The increase in bladder carcinoma cell population induced by the free beta subunit of human chorionic gonadotrophin is a result of an anti-apoptotic effect and not cell proliferation

Butler, Stephen A. and Ikram, M. K. and Mathieu, S. and Iles, Ray K. (2000) The increase in bladder carcinoma cell population induced by the free beta subunit of human chorionic gonadotrophin is a result of an anti-apoptotic effect and not cell proliferation. British journal of cancer, 82 (9). pp. 1553-1556. ISSN 0007-0920

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Abstract

Ectopic production of free beta human chorionic gonadotrophin (hCG) by bladder carcinoma is well described and occurs in approximately 35% of cases. hCG secreting tumours are more aggressive, radioresistant and have a greater propensity to metastasize. We proposed that the ectopic production of hCG was contributing in an autocrine fashion to the radioresistance and metastatic potential of such secreting tumours. Though we demonstrated that the addition of hCG to the culture media of bladder, cervical and endometrial carcinoma cell lines brought about an increase in cell populations this was not accompanied by a significant increase in the rate of replication. Since a cell population size is a balance of mitosis and mortality, we proposed that hCG was inhibiting apoptosis. Here we have demonstrated that following incubation with recombinant hCG, bladder carcinoma cells refrain from undergoing apoptosis. Quantitation of apoptotic bodies was carried out by immunoassay and corrected to cell number as determined by MTT assay. In each cell line, addition of hCG reduced the number of apoptotic bodies dose-dependently, indicating a diminished apoptotic rate. Furthermore, TGF1-induced apoptosis could be dose-dependently inhibited by co-incubation with hCG. We propose, therefore, that such a decline in apoptosis may account for the cell population increase previously reported. It may also explain the radioresistance and aggressive nature of hCG-secreting tumours and the poor prognosis associated therein. © 2000 Cancer Research Campaign.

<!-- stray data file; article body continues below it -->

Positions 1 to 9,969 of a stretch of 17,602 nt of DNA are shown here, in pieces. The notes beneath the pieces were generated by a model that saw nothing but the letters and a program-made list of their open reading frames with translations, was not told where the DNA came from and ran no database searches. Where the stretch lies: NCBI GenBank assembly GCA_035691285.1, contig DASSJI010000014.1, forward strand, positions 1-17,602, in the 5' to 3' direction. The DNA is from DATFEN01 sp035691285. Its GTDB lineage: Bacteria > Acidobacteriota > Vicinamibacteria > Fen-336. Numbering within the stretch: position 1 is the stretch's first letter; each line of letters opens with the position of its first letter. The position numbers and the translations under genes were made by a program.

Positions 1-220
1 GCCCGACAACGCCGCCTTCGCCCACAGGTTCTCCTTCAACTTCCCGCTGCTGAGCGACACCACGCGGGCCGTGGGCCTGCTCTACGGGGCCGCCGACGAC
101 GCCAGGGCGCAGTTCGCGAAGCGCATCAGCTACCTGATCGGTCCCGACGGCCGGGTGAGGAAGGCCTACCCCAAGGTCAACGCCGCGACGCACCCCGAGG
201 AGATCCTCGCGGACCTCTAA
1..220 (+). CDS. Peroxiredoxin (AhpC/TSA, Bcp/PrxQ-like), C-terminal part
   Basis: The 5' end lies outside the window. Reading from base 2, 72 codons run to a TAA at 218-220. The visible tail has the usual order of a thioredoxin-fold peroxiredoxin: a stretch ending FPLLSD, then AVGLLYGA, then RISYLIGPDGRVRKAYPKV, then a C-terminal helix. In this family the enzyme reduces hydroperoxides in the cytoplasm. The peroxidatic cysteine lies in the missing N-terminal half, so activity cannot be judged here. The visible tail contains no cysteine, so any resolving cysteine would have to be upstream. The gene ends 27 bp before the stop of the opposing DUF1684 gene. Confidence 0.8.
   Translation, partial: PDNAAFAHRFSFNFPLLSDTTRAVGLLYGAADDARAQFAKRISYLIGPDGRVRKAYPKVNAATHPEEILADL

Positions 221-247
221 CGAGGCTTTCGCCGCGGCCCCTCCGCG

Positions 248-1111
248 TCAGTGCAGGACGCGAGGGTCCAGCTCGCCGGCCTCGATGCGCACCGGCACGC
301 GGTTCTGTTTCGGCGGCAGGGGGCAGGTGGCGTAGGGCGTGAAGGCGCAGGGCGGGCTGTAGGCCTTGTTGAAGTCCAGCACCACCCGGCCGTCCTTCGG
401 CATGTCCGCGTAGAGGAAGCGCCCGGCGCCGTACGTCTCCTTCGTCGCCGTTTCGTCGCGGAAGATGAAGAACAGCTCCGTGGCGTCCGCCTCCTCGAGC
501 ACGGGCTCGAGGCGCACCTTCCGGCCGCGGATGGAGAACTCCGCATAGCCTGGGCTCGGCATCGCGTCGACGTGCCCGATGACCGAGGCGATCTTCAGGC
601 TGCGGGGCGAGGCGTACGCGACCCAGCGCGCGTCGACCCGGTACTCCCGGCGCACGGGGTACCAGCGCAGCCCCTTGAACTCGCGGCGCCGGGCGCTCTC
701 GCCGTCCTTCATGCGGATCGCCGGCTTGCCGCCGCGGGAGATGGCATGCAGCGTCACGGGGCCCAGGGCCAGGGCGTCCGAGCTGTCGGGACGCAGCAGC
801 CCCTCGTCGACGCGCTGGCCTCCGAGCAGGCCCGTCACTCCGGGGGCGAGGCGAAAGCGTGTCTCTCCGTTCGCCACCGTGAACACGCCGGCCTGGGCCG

Item Type:Article
Research Areas:Middlesex University Schools and Centres > School of Science and Technology > Natural Sciences
ID Code:2383
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Deposited On:20 May 2009 16:46
Last Modified:04 Feb 2014 08:16

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